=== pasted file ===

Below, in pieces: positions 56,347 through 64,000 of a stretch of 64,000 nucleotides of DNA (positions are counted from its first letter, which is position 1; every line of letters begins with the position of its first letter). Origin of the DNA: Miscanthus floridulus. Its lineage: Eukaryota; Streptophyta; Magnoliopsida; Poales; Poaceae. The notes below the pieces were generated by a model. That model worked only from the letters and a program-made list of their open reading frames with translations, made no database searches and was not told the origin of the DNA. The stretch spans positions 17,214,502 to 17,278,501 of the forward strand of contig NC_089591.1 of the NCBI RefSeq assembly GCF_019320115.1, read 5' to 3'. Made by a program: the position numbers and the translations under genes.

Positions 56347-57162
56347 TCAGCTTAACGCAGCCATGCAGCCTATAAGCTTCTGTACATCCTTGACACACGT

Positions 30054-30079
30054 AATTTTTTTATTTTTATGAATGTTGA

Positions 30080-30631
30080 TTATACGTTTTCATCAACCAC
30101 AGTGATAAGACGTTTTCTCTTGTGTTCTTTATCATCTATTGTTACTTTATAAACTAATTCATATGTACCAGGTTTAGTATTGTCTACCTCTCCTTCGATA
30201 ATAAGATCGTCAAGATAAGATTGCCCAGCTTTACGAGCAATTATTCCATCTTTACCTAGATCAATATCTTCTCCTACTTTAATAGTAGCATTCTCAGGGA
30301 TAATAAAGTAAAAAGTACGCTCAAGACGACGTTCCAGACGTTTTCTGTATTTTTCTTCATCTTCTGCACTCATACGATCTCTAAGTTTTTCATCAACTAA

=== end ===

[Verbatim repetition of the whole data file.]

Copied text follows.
Below, in pieces: positions 56,347 through 64,000 of a stretch of 64,000 nucleotides of DNA (positions are counted from its first letter, which is position 1; every line of letters begins with the position of its first letter). Origin of the DNA: Miscanthus floridulus. Its lineage: Eukaryota; Streptophyta; Magnoliopsida; Poales; Poaceae. The notes below the pieces were generated by a model. That model worked only from the letters and a program-made list of their open reading frames with translations, made no database searches and was not told the origin of the DNA. The stretch spans positions 17,214,502 to 17,278,501 of the forward strand of contig NC_089591.1 of the NCBI RefSeq assembly GCF_019320115.1, read 5' to 3'. Made by a program: the position numbers and the translations under genes.

Positions 56347-57162
56347 TCAGCTTAACGCAGCCATGCAGCCTATAAGCTTCTGTACATCCTTGACACACGT

Positions 30054-30079
30054 AATTTTTTTATTTTTATGAATGTTGA

Positions 30080-30631
30080 TTATACGTTTTCATCAACCAC
30101 AGTGATAAGACGTTTTCTCTTGTGTTCTTTATCATCTATTGTTACTTTATAAACTAATTCATATGTACCAGGTTTAGTATTGTCTACCTCTCCTTCGATA
30201 ATAAGATCGTCAAGATAAGATTGCCCAGCTTTACGAGCAATTATTCCATCTTTACCTAGATCAATATCTTCTCCTACTTTAATAGTAGCATTCTCAGGGA
30301 TAATAAAGTAAAAAGTACGCTCAAGACGACGTTCCAGACGTTTTCTGTATTTTTCTTCATCTTCTGCACTCATACGATCTCTAAGTTTTTCATCAACTAA